EU Commission wants clean drinking water for all Europeans

EPA / FACUNDO ARRIZABALAGA

British Prime Minister, Theresa May drinks a glass of water as she speaks to workers at a campaign event in Cross Manufacturing factory, during the battle bus tour of the United Kingdom in Bath, Britain, 31 May 2017.

EU Commission wants clean drinking water for all Europeans


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Drinking water should become better and more accessible to all citizens throughout Europe, according to a 2013 citizens’ initiative that the European Commission plans to follow, according to a presentation outlining the Commission’s strategy on Thursday.

This is the first time that the European Commission has responded to a citizen petition that garnered 1.8 million signatures. The Right2Water initiative makes the legal claim that all people have the inalienable right to clean drinking water.

European tap water is clearly much better than its outdated reputation, and almost 100 percent of the bloc’s drinking water is safe, but only one in five Europeans believe in water purity outside their home country.

The Commission hopes to change their perception with the new initiative.

“People need to be able to fully trust that the water they consume…to make tea or coffee, is safe,” said Karmenu Vella, EU Commissioner for Environment.

Good can get better

In order to improve water purity, Brussels is now expanding the blacklist of bacteria or industrial substances that could potentially dangerous if ingested and therefore filtered out of drinking water.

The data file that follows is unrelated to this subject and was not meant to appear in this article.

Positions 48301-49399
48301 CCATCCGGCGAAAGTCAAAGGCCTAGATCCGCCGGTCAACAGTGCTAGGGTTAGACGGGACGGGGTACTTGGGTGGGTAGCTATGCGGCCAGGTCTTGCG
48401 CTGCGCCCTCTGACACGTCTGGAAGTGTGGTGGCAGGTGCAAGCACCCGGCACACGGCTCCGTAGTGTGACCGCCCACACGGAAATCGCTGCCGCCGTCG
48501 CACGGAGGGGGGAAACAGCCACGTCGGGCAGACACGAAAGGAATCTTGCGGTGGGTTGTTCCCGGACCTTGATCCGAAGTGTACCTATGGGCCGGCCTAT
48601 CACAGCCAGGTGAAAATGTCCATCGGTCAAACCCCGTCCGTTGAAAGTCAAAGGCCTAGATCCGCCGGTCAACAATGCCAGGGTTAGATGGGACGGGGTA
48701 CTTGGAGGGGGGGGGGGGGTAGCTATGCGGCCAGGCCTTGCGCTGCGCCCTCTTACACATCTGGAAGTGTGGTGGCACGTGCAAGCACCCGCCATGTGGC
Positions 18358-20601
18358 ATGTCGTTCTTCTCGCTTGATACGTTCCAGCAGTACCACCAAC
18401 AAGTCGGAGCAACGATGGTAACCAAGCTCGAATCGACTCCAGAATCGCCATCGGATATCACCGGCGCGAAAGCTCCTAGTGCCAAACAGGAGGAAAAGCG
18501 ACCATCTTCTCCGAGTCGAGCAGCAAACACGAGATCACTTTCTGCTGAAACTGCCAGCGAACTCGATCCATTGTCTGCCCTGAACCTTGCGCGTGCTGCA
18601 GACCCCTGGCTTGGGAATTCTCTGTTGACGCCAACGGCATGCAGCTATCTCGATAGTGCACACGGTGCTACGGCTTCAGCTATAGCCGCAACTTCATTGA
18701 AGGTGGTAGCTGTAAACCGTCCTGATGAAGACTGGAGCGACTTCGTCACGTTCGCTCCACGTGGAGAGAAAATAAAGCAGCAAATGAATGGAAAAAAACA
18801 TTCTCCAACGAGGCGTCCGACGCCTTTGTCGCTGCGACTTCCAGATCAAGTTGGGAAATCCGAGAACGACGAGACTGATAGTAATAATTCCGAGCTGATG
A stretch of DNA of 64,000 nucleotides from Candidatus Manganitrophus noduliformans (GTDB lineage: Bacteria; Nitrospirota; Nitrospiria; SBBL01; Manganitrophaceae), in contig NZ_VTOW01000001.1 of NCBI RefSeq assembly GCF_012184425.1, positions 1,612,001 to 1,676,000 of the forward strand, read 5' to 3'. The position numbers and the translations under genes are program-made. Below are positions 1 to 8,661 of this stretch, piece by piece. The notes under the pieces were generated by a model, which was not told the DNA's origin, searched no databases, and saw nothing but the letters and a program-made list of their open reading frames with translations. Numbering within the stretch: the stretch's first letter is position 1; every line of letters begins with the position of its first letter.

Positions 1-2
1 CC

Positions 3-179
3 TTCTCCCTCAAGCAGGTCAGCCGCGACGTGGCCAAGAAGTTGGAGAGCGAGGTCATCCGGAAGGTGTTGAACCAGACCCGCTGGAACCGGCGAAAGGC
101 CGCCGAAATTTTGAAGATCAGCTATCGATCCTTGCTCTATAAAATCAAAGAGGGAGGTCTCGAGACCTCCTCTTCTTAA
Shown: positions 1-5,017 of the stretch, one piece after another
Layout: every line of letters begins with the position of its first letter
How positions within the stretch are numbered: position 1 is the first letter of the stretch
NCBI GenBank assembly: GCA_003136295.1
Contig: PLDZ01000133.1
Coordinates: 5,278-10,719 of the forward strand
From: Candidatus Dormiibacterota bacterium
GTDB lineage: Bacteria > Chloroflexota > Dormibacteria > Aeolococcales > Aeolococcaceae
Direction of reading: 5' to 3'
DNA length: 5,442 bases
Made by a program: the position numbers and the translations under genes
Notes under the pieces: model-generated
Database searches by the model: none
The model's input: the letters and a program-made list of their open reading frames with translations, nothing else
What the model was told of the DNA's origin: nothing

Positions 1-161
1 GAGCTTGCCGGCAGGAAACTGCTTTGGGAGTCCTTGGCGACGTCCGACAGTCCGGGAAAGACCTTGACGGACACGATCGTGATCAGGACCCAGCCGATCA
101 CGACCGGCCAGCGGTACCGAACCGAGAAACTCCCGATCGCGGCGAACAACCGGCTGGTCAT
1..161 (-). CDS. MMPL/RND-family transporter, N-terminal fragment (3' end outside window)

The European Commission will, in fact, take the initiative a step further by making it possible for every household to find exact information about water quality online. The declared goal is for EU citizens to drink more tap water, according to the Berlaymont, “if they do, households can potentially save more than €600 million a year,” adds Commissioner Vella.

Households and individual residents can save even more money by consuming cleaner public tap water as it costs less than one cent per litre, a fraction of the cost of bottled water. In order to assist poorer households, the Commission wants to get each EU member state to set up more public taps.

Cutting down on the number of plastic water bottles used by European residents would have a major impact on waste management and the environment in the bloc, as plastics disposal is a problem within the EU.

“Better water quality has reduced bottle consumption by an estimated 17 percent, meaning that fewer plastic bottles are used,” said Frans Timmermans, Commission Vice-President Thursday, while adding that EU restaurants and pubs should offer their guests tap water free of charge. “We did not think up a law that will force them to do this, but it would be a nice touch.”

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